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29 T. Jefferson L. Rev. 161 (2006-2007)
Multiracialism and Reparations: The Intersection of the Multiracial Category and Reparations Movements

handle is hein.journals/tjeflr29 and id is 165 raw text is: MULTIRACIALISM AND REPARATIONS:
Angelique M. Davis*
Current reparations discourse raises not only the age old
question of who is black? but also the political and legal
complexities of making this determination in light of the recent
Multiracial Category Movement (MCM). This movement seeks
to create a separate multiracial classification on all private and
public data collection forms. This essay argues that while the
MCM's goals are not optimal for the Reparations Movement, it
is becoming a formidable political force that must be considered
by the Reparations Movement. This can be accomplished by
using the concept of political blackness' to unify the legal and
political goals of those with black ancestry who desire redress for
slavery and Jim Crow. 2
Angelique M. Davis is a Visiting Assistant Professor in the Political Science
Department at Seattle University. Special thanks to Margaret Chon for her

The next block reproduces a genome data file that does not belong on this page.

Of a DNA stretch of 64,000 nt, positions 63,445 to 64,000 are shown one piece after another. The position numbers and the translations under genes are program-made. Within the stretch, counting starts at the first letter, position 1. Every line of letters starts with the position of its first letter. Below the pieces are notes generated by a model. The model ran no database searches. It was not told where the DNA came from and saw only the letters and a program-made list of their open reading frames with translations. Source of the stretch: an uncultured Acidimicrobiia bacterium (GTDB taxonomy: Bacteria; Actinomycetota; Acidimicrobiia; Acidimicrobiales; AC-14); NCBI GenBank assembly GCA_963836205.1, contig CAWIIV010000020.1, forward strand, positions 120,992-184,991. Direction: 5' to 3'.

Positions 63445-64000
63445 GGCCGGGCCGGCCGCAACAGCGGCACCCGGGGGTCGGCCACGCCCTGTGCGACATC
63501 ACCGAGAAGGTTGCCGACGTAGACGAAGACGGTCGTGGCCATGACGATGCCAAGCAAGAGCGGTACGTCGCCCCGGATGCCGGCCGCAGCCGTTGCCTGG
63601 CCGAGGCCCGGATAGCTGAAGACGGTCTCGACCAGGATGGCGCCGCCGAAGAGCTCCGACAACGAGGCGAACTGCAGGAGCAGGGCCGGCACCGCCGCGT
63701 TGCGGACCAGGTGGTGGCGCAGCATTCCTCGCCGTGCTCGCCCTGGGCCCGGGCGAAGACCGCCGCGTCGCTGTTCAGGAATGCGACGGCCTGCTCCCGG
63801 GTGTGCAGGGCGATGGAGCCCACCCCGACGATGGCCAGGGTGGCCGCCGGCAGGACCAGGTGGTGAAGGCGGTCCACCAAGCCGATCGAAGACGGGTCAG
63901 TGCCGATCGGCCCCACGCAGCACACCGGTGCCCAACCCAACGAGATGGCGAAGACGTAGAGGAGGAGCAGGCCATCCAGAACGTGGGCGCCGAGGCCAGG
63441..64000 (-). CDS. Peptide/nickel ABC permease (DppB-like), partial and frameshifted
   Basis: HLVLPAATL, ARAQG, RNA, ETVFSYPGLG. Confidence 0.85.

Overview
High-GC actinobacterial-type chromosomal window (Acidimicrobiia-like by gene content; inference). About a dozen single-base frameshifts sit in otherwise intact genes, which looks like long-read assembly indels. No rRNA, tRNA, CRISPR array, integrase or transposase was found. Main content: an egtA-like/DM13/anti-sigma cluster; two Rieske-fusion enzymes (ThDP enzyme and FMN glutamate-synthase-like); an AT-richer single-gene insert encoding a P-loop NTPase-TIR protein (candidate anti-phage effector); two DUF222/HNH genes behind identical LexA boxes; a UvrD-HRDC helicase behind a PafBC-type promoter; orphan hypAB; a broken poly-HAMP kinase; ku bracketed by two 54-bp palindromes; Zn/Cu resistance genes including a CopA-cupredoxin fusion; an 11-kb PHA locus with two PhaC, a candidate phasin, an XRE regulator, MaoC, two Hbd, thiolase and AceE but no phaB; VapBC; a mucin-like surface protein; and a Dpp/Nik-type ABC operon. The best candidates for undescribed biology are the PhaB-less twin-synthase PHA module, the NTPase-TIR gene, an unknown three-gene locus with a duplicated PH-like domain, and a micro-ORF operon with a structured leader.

feedback on my research and her leadership of the Seattle University Center
for the Study of Justice in Society's Reparations Seminar. I would also like to
thank Roy L. Brooks for his feedback on my research at the Taking
Reparations Seriously Conference. Finally, I would like to thank my research
assistants Candice Allen, Darcel Desjardins, and Boyoon Choi for their
assistance on this project.
1. This concept is a variation of the concept of political blackness that was
later changed to political race by Lani Guinier and Gerald Torres, which
transcends racial lines to coalesce social justice movements. See LANI GUINIER
POWER, TRANSFORMING DEMOCRACY 13-14 (2002) (explaining the decision to
abandon the concept of political blackness in favor of political race due to
inquiries about the scope of political blackness and the discovery that many
black Americans were offended by opening up the category black to all races
because it negated the reality of their experience as black as well as their
cultural community).
2. Throughout this article, a reference to multiracial individuals is to those
black-other mixed individuals who define themselves as multiracial. The

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